Different parts of China have very different traditions. The following are the most typical:

New Year’s Eve Dinner

The New Year’s Eve dinner is the most important meal for Chinese families. Normally, this is the family reunion dinner, especially for those with family members away from home. The majority of Chinese families will gather at a family member’s home instead of a restaurant to eat the New Year’s Eve dinner.


Fireworks are used to drive away evil in China. Right after 12:00AM on New Year’s Eve, fireworks will be launched to celebrate the coming of the New Year as well as to drive away evil. It is believed that the person who launches the first firework of the New Year will have good luck.

Shou Sui

Shou Sui means “after the New Year’s Eve dinner.” Traditionally, family members would stay awake all night, but now some people just stay awake until after the fireworks. According to Chinese tales and legends, there was a mythical beast named the Nian (Year). On New Year’s Eve night, the Year would come out to harm people, animals, and proprieties. Later, people found that the Year was afraid of the color red, fire, and loud sounds. Therefore, on the New Year’s Eve night, people will launch fireworks, light fires, and stay awake all night to fend off the Year.

Red Envelopes

The red packet is a red envelope with money in it. The amount of money can range  from one to a few thousand Chinese Yuan. Usually red envelopes are given to children by adults, married couples, and the elderly during the New Year Festival. It is believed that the money and red envelopes will keep evil from the children, keep them healthy, and give them a long life.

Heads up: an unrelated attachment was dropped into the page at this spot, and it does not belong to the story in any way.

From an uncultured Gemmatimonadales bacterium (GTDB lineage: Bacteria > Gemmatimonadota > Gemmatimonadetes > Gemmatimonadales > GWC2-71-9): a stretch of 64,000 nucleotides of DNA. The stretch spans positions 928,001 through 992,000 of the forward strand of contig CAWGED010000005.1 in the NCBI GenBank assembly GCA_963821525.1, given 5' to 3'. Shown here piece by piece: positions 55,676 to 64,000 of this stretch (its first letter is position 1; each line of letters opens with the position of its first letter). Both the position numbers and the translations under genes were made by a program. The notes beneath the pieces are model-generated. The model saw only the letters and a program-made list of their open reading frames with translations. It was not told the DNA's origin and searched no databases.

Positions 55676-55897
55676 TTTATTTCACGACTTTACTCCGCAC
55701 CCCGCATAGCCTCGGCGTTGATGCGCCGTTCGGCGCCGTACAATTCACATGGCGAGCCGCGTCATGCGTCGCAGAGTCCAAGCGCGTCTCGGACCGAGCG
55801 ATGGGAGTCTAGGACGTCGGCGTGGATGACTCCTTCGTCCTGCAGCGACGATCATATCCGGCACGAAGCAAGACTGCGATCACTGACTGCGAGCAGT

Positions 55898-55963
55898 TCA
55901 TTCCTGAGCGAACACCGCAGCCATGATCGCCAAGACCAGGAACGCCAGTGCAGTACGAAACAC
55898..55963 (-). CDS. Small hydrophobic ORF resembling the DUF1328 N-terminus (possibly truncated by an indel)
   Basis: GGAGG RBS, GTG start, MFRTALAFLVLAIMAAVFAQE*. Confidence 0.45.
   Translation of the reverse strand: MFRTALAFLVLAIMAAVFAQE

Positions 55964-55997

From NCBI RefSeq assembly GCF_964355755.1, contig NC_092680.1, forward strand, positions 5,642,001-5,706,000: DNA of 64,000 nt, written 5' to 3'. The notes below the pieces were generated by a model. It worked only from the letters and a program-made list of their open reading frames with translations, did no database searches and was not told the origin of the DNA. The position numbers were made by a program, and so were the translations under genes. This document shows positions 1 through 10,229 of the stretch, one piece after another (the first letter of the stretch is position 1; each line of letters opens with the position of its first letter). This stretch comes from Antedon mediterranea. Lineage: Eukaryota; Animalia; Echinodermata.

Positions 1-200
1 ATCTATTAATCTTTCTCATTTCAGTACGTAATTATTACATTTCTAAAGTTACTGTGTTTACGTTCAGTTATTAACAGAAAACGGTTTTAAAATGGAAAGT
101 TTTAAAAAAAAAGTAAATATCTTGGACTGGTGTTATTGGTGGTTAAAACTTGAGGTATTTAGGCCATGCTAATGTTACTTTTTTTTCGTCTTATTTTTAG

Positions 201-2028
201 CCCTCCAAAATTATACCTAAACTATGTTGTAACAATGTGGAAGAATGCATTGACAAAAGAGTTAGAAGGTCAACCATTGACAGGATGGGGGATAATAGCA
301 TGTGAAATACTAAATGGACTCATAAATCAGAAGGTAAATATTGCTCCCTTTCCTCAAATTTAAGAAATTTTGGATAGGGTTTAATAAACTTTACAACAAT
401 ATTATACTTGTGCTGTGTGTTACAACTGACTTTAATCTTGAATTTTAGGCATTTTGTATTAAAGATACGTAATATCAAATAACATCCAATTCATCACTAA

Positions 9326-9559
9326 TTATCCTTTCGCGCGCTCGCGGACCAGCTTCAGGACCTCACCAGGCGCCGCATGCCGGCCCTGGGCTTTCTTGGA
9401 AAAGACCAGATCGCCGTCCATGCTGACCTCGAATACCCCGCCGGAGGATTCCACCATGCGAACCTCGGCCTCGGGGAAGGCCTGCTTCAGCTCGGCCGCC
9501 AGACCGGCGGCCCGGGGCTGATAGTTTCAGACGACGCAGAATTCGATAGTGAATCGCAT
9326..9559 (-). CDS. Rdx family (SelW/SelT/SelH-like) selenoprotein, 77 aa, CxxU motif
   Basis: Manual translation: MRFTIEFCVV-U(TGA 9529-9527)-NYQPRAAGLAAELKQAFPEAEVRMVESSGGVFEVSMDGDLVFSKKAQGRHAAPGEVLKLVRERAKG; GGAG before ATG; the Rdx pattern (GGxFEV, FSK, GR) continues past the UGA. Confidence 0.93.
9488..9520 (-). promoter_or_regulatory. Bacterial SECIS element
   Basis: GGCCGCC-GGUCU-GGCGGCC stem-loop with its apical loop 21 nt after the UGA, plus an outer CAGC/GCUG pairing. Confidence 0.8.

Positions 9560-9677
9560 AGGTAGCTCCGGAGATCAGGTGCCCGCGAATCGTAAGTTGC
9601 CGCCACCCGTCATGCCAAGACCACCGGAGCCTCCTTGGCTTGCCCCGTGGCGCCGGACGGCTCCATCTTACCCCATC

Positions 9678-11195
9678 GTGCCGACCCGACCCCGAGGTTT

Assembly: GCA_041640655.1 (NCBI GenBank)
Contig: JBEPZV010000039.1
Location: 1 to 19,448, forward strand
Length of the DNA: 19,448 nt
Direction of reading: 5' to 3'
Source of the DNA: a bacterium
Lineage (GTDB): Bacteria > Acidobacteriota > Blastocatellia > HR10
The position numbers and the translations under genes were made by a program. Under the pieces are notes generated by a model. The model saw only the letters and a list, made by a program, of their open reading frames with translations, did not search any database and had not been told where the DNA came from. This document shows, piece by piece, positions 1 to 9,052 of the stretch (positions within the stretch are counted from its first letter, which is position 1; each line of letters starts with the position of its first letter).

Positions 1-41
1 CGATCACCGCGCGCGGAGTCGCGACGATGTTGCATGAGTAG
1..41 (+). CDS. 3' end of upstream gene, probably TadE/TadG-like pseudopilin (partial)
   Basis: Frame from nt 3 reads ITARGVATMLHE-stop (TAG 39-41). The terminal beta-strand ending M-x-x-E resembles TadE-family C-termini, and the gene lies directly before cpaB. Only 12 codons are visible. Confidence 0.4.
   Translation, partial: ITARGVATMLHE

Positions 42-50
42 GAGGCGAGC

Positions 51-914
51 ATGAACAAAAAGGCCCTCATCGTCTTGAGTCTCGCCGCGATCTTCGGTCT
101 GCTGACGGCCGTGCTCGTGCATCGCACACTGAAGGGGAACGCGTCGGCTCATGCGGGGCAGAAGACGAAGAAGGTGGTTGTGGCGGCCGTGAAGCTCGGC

*Click here for more information about red envelopes and a craft activity.

New Year Markets

During the New Year’s Festival, temporary markets are setup. The main purpose of the markets is to sell New Year goods, such as clothing, lanterns, fireworks, decorations, food, and small arts. The markets are usually decorated with New Year’s objects.

Small Year

Small year is the last day of the year. It is believed this is the day the Kitchen God will leave the family, go to heaven, and report the family’s activities to the Emperor of Heaven. People have religious ceremonies to say farewell to the Kitchen God. Part of the ceremony includes taking down and burning the image of the Kitchen God. After New Year’s Day, people will buy a new image of the Kitchen God and display it in their kitchen.


A few days before Chinese New Year, people will do a complete cleaning of the house and house wares. This signifies the removal of the old and welcoming the new. Historically, when people did not bath often, this is when people would take a bath to welcome the New Year.


After cleaning the entire house, people will decorate their house. This is to welcome the New Year. Most New Year decorations are red in color, because the Chinese believe red brings good luck, prosperity, and wards off evil. The most popular New Year decorations are upside down fu, dui lian, lanterns, year paint, papercutting, door gods, etc.